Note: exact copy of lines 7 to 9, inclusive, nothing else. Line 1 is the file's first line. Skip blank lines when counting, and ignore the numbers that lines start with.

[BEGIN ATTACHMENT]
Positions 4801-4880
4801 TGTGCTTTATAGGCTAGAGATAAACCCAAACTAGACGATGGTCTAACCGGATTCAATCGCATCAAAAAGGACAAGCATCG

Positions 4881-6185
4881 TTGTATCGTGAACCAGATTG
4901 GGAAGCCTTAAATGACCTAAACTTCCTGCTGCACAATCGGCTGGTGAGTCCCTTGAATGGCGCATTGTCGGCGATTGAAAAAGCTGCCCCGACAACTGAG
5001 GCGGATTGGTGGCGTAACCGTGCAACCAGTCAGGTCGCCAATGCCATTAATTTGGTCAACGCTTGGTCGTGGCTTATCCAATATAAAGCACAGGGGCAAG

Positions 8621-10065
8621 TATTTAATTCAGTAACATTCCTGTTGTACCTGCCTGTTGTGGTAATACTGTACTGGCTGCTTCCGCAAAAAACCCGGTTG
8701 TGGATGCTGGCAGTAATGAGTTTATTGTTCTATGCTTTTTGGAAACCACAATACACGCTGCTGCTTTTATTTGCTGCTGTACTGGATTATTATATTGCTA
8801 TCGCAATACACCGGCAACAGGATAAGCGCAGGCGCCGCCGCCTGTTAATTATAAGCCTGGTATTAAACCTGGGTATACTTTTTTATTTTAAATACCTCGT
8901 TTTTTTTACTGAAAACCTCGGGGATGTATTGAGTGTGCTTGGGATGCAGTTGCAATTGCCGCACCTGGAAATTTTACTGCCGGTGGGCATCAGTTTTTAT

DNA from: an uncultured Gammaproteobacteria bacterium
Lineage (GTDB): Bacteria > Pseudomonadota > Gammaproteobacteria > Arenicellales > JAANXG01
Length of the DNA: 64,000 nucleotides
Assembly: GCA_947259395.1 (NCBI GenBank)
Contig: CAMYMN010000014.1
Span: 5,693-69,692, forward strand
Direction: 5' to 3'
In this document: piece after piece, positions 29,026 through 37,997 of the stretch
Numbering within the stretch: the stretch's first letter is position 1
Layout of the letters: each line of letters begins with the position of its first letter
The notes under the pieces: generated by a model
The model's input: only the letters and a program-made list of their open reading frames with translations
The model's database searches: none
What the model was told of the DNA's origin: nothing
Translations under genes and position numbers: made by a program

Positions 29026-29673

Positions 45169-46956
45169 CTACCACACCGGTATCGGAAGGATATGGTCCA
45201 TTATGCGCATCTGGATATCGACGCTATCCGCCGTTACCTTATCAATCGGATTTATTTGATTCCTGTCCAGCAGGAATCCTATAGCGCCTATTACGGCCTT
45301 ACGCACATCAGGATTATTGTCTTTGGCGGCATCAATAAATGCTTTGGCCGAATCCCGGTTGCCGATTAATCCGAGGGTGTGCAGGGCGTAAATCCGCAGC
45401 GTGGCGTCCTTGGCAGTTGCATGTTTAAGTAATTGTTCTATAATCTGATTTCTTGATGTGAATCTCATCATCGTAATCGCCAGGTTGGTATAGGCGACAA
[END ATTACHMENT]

Positions 8621-10065
8621 TATTTAATTCAGTAACATTCCTGTTGTACCTGCCTGTTGTGGTAATACTGTACTGGCTGCTTCCGCAAAAAACCCGGTTG
8701 TGGATGCTGGCAGTAATGAGTTTATTGTTCTATGCTTTTTGGAAACCACAATACACGCTGCTGCTTTTATTTGCTGCTGTACTGGATTATTATATTGCTA